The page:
Dropped anti-abortion bill must usher in better protection of women’s rights in Spain

Protest agaisnst the bill in Madrid earlier this year © DANI POZO/AFP/Getty Images
Yesterday’s abandoning of a draconian anti-abortion bill that threatened the health, dignity and lives of women and girls in Spain is a step in a positive direction, Amnesty International said today. 
The proposed bill presented a series of obstacles to accessing a safe and legal abortion. For example, a woman or girl seeking an abortion would have to obtain two certificates from doctors at different centres, confirming any risks to the life and health of the woman and the foetus. She would also be obliged to receive counselling and information on non-medical issues, and then to wait seven days during a “reflection” period. 
Meanwhile. a woman or girl who became pregnant as a result of rape would have been forced to report the crime to the police in order to access abortion services. This would be particularly problematic for victims of incest, and migrant women and girls with irregular status who would in some cases risk being expelled from the country if they went to the authorities to report the rape. 
The introduction of the bill provoked uproar from international and Spanish civil society groups, health professionals and women and girls in Spain who were vociferous in their opposition to the bill. Amnesty delivered to the government a letter demanding withdrawal of the draft bill signed by 176 human rights, health and women’s rights organisations and a petition signed by over 130,000 people.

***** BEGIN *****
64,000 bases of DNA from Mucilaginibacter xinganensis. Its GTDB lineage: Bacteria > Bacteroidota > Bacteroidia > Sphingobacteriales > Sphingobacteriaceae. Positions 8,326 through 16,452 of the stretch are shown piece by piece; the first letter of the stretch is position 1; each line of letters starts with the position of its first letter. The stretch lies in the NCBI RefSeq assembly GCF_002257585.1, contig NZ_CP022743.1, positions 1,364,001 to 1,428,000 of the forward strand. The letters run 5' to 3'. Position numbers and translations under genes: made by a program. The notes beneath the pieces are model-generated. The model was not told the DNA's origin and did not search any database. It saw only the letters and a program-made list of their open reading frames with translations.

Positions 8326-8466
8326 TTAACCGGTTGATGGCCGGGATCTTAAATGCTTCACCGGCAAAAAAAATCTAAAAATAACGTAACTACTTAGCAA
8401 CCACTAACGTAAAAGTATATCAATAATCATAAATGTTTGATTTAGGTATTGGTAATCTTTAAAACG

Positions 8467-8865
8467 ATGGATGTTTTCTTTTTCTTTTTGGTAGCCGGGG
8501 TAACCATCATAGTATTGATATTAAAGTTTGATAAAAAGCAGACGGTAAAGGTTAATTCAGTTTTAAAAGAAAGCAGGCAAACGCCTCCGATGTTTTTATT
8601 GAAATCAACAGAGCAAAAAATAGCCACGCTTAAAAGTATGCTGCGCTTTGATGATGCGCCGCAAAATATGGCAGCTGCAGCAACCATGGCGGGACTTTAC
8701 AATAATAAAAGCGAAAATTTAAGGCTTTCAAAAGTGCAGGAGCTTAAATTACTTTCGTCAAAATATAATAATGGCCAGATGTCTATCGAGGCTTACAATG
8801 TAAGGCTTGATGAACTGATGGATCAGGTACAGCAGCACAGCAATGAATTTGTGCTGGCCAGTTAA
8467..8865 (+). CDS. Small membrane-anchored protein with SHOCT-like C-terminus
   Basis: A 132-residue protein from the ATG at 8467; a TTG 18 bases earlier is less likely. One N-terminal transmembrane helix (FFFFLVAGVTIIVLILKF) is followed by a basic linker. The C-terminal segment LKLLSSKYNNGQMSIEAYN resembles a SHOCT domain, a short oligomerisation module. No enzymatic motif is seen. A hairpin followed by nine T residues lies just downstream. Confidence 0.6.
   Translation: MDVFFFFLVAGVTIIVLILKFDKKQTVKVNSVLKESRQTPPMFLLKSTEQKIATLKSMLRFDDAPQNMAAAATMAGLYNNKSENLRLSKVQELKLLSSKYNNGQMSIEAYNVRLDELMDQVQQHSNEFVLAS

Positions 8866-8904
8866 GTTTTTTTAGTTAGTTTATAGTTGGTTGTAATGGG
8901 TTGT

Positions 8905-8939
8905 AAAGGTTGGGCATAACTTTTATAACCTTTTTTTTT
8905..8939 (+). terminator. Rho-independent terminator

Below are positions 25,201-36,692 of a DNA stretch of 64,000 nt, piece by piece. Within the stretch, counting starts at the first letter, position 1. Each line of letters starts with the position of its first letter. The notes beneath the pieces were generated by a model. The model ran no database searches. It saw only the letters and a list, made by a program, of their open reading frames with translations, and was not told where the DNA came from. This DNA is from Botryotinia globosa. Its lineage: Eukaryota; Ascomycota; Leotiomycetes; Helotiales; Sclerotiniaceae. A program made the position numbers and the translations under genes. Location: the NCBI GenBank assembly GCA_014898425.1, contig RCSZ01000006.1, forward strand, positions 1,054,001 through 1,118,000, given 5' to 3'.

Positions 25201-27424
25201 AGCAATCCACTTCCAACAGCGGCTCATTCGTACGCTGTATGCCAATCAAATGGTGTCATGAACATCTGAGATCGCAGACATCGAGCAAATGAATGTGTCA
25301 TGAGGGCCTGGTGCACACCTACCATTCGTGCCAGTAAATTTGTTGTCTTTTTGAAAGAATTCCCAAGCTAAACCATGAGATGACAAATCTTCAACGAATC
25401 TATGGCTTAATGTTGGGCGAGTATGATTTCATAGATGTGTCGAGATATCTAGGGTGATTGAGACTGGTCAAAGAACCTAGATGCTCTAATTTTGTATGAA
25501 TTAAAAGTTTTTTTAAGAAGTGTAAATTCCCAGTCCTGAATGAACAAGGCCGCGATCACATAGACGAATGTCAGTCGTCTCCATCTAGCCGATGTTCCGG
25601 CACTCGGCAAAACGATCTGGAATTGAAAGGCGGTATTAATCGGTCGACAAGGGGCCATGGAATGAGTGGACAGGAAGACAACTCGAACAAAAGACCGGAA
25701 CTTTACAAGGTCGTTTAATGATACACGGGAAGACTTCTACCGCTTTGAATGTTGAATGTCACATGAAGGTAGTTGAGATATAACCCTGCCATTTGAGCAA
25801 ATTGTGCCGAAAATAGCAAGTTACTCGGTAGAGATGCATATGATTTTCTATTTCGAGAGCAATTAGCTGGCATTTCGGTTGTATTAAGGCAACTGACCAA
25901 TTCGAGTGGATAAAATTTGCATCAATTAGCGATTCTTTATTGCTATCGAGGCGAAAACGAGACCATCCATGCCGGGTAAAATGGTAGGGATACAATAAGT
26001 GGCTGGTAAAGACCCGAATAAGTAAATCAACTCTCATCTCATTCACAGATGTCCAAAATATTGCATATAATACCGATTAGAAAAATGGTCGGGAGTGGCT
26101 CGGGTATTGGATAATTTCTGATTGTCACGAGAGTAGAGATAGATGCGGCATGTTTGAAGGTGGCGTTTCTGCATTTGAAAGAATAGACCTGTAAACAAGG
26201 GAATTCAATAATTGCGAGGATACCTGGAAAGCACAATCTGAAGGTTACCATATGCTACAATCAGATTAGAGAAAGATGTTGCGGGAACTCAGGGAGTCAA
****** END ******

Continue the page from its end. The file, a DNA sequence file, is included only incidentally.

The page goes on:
While the dropping of the bill is an important step, threats to the health and autonomy of women and girls in Spain remain. The government is still proposing that parental consent would be required for adolescent girls aged 16 to 18 seeking to access abortion services. This would be a retrogressive step which departs from recent recommendations from the United Nations’ Committee for Economic, Social and Cultural Rights advising Spain to further remove barriers to abortion services, with particular attention to adolescents and migrants. 
Amnesty International Spain Director Esteban Beltrán said:
“We’re glad that the Spanish Prime Minister has finally scuppered this retrogressive anti-abortion bill, but the fact remains it should never have been on the legislature’s books in the first place.
“The end of this bill shouldn’t mean looking for new ways to add barriers to women and girls accessing safe abortions, it must mean looking for ways to dismantle them.
“The government must not control decisions women and girls make about their lives and health, and fully implement the recommendations by international human rights bodies.”

Legal changes in Spain

In 2010 Spain adopted Law 2/2010 that relaxed restrictions on abortion services. The law was a welcome legislative development at a time when Spain had some of the most restrictive legislation on abortion in Europe.  In 2012, the United Nations Committee on Economic, Social and Cultural Rights urged the government to ensure the full implementation of Law 2/2010. Instead of complying with this recommendation, the government proposed a bill that would have restricted access further, and introduced humiliating obstacles putting at risk the health and lives of women and girls. 
Amnesty gathered more than 133,400 signatures from around the world opposing this bill, part of a series of activities forming part of ‘My Body My Rights’, Amnesty’s global campaign to stop the control and criminalisation of sexuality and reproduction by governments on others.

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